A Living Legend Of Original Print Making
"The elements that remain a large part of my imagery... mysterious windowless houses, backyard fences, trees leafless in the off-season… My work remains unpopulated because I can then become as if the lone inhabitant, and when the work leaves my hands, who stands before it becomes for a moment me, alone, there."
Robert Kipniss (born Brooklyn, New York, February 1, 1931) is an American painter and printmaker. His paintings, lithographs and mezzotints share stylistic characteristics and subject matter and typically depict trees, landscapes and some interiors, frequently with a landscape beyond. No human figures are present, and all forms are reduced to essentials. Kipniss' use of exceptionally subtle tones and hues creates an overall atmospheric effect. His works have been described as conveying solitude and inward experience.
Kipniss studied at the Art Students League in 1947, Wittenberg University in Springfield, Ohio from 1948-50, and the University of Iowa, receiving a BA degree in English literature in 1952, and an MFA in painting and art history in 1954. Although he has painted in oil throughout his life, Kipniss focused on stone lithography during his early career, and has predominantly worked in Mezzotint since the early 1990’s.
Considered one of the greatest living American printmakers, with a professional career that spans seven decades and work that can be found in over 170 museums including The Metropolitan Museum of Art, New York; The Whitney Museum of American Art, New York; Butler Institute of American Art, Youngstown, OH; The British Museum, London; the Albertina, Vienna; the Bibliothèque Nationale de France, Paris; the Royal Society of Painter-Printmakers, London; The Pinakothek der Moderne, Munich, Germany; the Los Angeles County Museum of Art; The Museum of Fine Arts, Boston; Smithsonian American Art Museum, Washington, DC; and the Art Institute of Chicago.
Kipniss was elected to the National Academy of Design in 1980, and to the Royal Society of Painter-Printmakers, London, in 1998. He has received a Lifetime Achievement Award from the Society of American Graphic Artists and The Artists Fellowship. He has also received the Speicher-Hassam Purchase Award from the American Academy of Arts & Letters, as well as Honorary Doctorates from Wittenberg University and Illinois College.
Stone lithographs & Mezzotint Etchings
Kipniss's first lithographs were done in black and white, but by 1970 he was also working in color. He taught himself to lay in delicate light silvery tones on the surface of the limestone by maintaining an exceptionally sharp point on the lithographic pencil and drawing with no pressure other than the weight of the pencil itself. The delicate hues of his prints are of such extraordinary subtlety that it is only on careful examination that the viewer can recognize how complex they are, requiring as many as eight different plates to produce a single print. By 1990 Kipniss had completed about 450 editions of lithographs.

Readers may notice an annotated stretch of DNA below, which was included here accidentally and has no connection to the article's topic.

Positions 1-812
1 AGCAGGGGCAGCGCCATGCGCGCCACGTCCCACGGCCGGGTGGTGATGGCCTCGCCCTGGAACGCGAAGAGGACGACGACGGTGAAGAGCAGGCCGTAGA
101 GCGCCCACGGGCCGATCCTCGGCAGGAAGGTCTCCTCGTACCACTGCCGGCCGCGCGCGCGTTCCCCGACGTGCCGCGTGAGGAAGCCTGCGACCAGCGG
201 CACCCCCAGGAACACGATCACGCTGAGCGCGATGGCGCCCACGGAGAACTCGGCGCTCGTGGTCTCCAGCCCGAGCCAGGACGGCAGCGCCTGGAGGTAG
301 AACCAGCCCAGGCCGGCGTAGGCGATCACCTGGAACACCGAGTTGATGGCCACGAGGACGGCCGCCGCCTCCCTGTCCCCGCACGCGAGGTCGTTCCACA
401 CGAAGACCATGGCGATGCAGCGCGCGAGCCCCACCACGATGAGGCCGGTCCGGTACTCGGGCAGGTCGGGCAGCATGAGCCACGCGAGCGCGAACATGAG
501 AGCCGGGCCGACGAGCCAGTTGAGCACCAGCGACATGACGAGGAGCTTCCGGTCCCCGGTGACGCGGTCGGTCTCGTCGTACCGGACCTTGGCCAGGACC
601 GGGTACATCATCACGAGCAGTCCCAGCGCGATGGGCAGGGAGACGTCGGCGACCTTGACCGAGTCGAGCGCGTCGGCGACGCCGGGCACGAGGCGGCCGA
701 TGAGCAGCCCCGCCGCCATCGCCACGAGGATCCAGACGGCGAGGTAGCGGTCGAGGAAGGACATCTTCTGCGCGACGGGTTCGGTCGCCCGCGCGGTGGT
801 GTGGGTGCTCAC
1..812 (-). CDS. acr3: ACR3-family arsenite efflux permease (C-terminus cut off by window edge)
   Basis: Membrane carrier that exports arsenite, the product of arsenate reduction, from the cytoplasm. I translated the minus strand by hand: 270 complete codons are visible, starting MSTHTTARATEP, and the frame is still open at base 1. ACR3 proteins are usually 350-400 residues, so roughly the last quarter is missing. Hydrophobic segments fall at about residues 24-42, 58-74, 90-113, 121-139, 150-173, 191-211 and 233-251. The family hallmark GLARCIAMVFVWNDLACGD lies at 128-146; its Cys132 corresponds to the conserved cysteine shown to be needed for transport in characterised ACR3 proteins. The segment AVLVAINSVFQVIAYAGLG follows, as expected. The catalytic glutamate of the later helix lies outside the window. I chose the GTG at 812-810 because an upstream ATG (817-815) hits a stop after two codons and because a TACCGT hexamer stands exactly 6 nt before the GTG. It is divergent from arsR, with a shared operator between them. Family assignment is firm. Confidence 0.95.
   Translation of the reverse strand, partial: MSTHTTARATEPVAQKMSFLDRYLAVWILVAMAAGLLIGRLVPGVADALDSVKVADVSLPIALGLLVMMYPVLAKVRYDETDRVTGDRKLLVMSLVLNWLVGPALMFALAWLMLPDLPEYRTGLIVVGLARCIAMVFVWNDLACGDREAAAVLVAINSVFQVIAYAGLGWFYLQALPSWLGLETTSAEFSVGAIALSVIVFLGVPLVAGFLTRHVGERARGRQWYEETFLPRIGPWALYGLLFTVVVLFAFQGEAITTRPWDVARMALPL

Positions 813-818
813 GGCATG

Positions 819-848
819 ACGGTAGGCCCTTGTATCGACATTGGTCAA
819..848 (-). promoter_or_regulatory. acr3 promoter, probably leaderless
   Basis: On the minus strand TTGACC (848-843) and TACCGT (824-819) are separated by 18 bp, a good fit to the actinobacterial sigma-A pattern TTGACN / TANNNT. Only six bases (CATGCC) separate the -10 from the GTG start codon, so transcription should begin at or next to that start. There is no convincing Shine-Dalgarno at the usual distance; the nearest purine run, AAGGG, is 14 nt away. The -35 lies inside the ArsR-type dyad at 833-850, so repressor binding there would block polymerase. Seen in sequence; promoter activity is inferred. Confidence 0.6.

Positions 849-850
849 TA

Kipniss stopped producing lithographs in the early 90s and began to work solely in the mezzotint medium. Mezzotint is an intaglio printmaking technique along with etching and drypoint, in which the artist begins with a rocked copper plate. If the plate were to be inked and printed at the initial stages, it would register to the paper as carbon black. To draw out the lightness in the image, the artist must carefully scrape and burnish away the copper plate’s ability to hold ink. This process is exceedingly time consuming, but results in a range of tonality. Over time, he sought narrower ranges of mid-tones while still bringing out the rich dark characteristics of the mezzotint. Kipniss, who is still actively producing Mezzotints, is considered a true master of the technique.
“I may be painting trees and houses, but when I look at them, that’s not what I see. I see an atmosphere, a moment, a quickly passing experience that I’m trying to capture. My art is an art of intensity, of delving, of exploring the soul.”
From the Artist...
"One thing I have most wonderfully learned is that the greatest reward for making art is making art. The life of an artist is about the art. In the beginning, getting a career started was very challenging, mostly because there was no sure way to do it, no rules, no guideposts; it was with trial and error that I gradually became established. Instinctively I knew that painting and exhibiting were the only essentials I needed, and whatever difficulties I encountered along my path, there was always the reassurance of working and learning.
My first one-artist show was in a 57th Street gallery in 1951, which was then the heart of the New York art world. Exhibiting and success are not the same and this first show made a very modest ripple. I was working and showing right from the start, and it never occurred to me to wonder if I would be successful or not. I was working and had become a small part of the art world. Life was good.
From just before I began regarding painting as a serious life pursuit I had started writing with the conviction I would spend my life as a poet and a fiction writer. A year later I realized that while I had enjoyed painting as a past-time it would now share my desire to write as the focus of my energies for the rest of my life.